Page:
Dogpile Usage Guide
At its core, Dogpile provides a locking interface around a "value creation" function.
The interface supports several levels of usage, starting from one that is very rudimentary, then providing more intricate usage patterns to deal with certain scenarios. The documentation here will attempt to provide examples that use successively more and more of these features, as we approach how a fully featured caching system might be constructed around Dogpile.
Note that when using the dogpile.cache package, the constructs here provide the internal implementation for that system, and users of that system don't need to access these APIs directly (though understanding the general patterns is a terrific idea in any case). Using the core Dogpile APIs described here directly implies you're building your own resource-usage system outside, or in addition to, the one dogpile.cache provides.
A simple example:
from dogpile import Dogpile # store a reference to a "resource", some # object that is expensive to create. the_resource = [None] def some_creation_function(): # create the resource here the_resource = create_some_resource() def use_the_resource(): # some function that uses # the resource. Won't reach # here until some_creation_function() # has completed at least once. the_resource.do_something() # create Dogpile with 3600 second # expiry time dogpile = Dogpile(3600) with dogpile.acquire(some_creation_function): use_the_resource()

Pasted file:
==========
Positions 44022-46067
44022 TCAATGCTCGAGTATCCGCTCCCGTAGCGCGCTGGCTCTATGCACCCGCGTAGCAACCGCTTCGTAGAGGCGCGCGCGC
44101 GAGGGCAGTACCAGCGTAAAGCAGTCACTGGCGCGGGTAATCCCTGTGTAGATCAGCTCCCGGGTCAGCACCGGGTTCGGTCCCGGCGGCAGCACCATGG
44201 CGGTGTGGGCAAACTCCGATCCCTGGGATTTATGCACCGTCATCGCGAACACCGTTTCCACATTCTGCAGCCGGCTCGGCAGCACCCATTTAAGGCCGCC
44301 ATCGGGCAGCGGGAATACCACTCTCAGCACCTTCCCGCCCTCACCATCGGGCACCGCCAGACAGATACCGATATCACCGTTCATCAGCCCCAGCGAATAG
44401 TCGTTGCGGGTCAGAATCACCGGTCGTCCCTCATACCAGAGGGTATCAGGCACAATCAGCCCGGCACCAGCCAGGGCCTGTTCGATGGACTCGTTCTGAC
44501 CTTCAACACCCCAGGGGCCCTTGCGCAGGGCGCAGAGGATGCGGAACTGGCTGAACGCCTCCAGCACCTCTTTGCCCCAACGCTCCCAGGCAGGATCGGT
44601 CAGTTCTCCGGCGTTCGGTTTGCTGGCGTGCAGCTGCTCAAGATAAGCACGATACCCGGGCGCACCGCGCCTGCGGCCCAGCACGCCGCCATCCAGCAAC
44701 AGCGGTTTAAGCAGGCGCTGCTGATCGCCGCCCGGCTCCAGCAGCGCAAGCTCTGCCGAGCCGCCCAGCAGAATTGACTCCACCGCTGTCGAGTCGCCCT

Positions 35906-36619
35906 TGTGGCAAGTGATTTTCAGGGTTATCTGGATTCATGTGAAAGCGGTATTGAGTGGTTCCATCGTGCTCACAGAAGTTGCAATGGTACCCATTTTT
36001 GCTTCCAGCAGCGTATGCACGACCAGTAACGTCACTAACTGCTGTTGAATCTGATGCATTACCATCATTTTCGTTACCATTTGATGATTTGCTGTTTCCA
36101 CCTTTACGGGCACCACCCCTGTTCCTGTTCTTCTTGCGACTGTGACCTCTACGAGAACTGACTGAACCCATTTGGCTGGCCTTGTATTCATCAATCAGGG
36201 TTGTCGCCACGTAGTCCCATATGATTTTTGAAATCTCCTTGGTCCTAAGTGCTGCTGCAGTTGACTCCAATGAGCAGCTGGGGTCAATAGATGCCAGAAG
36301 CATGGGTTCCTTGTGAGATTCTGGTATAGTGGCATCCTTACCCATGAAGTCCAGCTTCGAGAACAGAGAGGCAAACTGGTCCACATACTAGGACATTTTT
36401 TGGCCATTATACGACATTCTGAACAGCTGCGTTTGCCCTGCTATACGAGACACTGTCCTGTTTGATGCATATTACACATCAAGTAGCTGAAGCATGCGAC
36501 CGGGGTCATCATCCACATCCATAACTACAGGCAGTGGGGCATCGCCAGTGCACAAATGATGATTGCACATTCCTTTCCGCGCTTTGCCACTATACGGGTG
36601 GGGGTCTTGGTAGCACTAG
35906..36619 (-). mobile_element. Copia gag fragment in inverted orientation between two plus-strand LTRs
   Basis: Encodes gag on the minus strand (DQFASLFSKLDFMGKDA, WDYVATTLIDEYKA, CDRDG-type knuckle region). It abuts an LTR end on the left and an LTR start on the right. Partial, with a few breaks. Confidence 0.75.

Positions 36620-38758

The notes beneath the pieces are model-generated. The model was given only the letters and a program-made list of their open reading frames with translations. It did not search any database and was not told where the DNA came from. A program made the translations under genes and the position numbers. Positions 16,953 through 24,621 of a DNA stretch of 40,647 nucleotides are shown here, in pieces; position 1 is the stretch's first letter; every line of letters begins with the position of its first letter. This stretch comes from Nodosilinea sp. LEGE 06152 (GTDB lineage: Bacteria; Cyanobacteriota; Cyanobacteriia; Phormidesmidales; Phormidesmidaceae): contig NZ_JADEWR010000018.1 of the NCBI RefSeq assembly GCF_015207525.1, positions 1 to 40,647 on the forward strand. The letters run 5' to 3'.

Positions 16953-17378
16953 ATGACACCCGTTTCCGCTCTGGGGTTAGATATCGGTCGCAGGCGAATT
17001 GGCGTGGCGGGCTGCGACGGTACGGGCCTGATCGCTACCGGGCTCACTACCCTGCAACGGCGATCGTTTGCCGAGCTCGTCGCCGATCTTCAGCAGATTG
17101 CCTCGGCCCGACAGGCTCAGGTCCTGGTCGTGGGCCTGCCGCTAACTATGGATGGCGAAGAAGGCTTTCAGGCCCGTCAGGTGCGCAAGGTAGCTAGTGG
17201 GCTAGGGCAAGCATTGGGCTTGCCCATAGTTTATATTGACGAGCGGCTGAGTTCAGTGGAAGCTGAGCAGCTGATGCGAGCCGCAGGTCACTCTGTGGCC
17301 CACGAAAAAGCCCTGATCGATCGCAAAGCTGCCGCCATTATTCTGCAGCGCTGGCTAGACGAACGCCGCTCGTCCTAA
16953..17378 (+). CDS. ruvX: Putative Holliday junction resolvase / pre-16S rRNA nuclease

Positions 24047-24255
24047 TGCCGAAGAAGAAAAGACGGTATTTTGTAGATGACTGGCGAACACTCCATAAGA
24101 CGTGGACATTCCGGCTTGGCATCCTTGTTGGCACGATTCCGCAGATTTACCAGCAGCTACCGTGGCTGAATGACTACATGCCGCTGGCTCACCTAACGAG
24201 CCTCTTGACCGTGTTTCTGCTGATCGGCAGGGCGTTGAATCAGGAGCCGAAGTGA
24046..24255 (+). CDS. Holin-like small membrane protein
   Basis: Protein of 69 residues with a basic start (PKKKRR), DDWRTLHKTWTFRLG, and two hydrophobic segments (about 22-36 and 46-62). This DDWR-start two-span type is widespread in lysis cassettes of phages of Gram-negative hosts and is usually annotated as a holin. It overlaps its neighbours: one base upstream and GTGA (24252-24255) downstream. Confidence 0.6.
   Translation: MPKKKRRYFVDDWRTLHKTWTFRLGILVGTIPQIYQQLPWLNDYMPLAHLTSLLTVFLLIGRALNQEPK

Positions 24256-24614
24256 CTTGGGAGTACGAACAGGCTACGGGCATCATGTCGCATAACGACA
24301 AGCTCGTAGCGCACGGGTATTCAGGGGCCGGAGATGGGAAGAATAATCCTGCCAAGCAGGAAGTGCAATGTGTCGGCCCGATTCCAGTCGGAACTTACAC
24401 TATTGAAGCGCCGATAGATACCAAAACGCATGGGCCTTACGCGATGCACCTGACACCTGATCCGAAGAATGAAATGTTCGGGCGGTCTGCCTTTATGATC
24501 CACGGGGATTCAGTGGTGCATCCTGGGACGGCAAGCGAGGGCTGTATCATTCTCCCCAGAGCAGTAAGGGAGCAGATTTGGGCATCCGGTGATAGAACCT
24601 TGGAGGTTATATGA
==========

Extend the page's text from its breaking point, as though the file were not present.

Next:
Above, some_creation_function() will be called when :meth:`.Dogpile.acquire` is first called. The remainder of the with block then proceeds. Concurrent threads which call :meth:`.Dogpile.acquire` during this initial period will be blocked until some_creation_function() completes.